Browsing Faculty of Medicine, Dentistry and Life Sciences by Journal
Now showing items 1-3 of 3
A quest for relaxation? A figurational analysis of the transformation of yoga into a global leisure time phenomenonEric Dunning and Norbert Elias began developing their concept ‘quest for excitement’ in the 1960s. In this paper we consider the concept in the context of their work on the civilizing process and leisure in the sparetime spectrum, applying it to an analysis of the global diffusion and transformation of yoga. In so doing, we develop a preliminary theoretical account of its global popularity as a leisure-time movement form. We specifically consider the extent to which yoga’s transformation from the late 19th century onwards can be understood as a socially generated psychological quest for excitement rather than as a need for relaxation. We take a long-term developmental perspective, focusing on processes of globalization to explain the transformation of yoga into an increasing variety of forms. We argue that its global popularity is linked to its transformation into a diversity of styles, which provide flexible, individualized, non-competitive and health-oriented leisure opportunities that have become attractive to an increasing number of people. We conclude that the contouring of yoga in this way reflects the socially generated leisure time needs of complex societies. Our preliminary theoretical account, informed by the work of Dunning and colleagues illuminates how yoga, as a polymorphous social practice, provides leisure enclaves which can lead to an upsurge of satisfying emotions and hence can be psychologically restorative.
Sociology of sport in the balance: Critical reflections on some recent and more enduring trendsIn his book Sociology in the Balance, the Dutch sociologist Johan Goudsblom attempted an overview of the development of sociology as a whole. This essay sets out ot provide a similar stocktaking of the sociology of sport. Its objectives are threefold: to mark any advances in knowledge which have been mae in the field in the century which recently drew to a close; toprovide a guide to the principal conflicts and difficulties which have arisen in the field; and to scholars to some of the mistakes that have been made and some of the recipes that been advocated for avoiding them.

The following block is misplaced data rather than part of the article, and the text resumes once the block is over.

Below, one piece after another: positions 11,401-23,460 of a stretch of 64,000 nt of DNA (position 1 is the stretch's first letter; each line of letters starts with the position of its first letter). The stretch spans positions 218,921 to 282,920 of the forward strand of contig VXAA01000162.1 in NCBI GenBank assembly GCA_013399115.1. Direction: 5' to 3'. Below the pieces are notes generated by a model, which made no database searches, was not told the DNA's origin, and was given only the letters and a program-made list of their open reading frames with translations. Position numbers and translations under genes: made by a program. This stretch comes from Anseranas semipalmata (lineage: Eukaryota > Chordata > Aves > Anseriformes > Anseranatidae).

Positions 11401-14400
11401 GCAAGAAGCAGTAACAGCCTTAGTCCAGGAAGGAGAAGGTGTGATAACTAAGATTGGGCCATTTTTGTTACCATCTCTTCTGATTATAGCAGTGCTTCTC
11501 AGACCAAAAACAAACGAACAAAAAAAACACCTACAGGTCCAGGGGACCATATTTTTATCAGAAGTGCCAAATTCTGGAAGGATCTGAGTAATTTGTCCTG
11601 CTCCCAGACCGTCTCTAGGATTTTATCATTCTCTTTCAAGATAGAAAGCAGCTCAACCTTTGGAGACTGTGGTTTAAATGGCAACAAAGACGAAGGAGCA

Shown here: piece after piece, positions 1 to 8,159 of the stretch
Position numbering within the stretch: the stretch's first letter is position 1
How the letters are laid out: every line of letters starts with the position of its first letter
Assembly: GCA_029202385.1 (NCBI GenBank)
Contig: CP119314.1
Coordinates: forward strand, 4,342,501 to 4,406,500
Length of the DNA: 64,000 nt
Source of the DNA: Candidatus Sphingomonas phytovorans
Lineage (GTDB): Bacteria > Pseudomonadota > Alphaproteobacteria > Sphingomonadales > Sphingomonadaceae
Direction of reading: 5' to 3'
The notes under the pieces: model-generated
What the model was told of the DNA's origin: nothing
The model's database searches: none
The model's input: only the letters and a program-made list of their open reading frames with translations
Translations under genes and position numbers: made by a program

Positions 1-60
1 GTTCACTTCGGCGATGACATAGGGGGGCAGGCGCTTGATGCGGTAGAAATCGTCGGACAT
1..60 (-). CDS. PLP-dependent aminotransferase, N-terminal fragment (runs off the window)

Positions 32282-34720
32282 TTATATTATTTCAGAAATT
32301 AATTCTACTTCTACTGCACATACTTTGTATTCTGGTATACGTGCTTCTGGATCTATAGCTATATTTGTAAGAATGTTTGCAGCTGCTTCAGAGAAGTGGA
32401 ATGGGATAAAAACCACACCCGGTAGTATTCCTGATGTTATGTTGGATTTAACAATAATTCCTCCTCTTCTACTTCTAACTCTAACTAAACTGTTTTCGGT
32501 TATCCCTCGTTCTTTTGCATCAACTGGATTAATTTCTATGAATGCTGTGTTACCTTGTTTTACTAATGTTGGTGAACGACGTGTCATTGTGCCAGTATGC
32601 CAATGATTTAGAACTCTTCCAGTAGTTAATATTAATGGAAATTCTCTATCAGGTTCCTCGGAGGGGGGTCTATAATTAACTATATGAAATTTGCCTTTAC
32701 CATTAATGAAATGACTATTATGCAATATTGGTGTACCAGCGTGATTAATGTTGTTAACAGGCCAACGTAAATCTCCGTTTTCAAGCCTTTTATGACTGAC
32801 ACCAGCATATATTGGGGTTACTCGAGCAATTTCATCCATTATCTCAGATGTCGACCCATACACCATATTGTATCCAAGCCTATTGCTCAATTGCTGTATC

What happened to the legacy from London 2012? A sociological analysis of the processes involved in preparing for a grassroots sporting legacy from London 2012 outside of the host cityPreparations for London 2012 included promises for a sporting legacy across Britain. APS data suggest that, despite a slight spike in 2012, we have not experienced the rise in participation promised. The importance of preparations for legacy were well documented but little research has examined these processes. We examine planning for sporting legacy within a non-Olympic city in England, Birmingham. 37 semi-structured interviews were conducted with people delivering sport in Birmingham to provide a figurational analysis of relationships involved. The change in government during the economic recession saw budget cuts and a reduction in sport development personnel. Whilst various organisations struggled financially, others wanted to link to legacy. This increase in groups involved led to confusion and the unintended outcome of ‘initiativitis’. In trying to leverage legacy, a strategic approach to managing potential opportunities with clear communication of opportunities is vital. A belief in inherent inspiration cannot be relied upon. Key words: London 2012, sport legacy, figurational sociology, Birmingham, initiativitis, school sports partnerships, policy, inherent inspiration, demonstration effect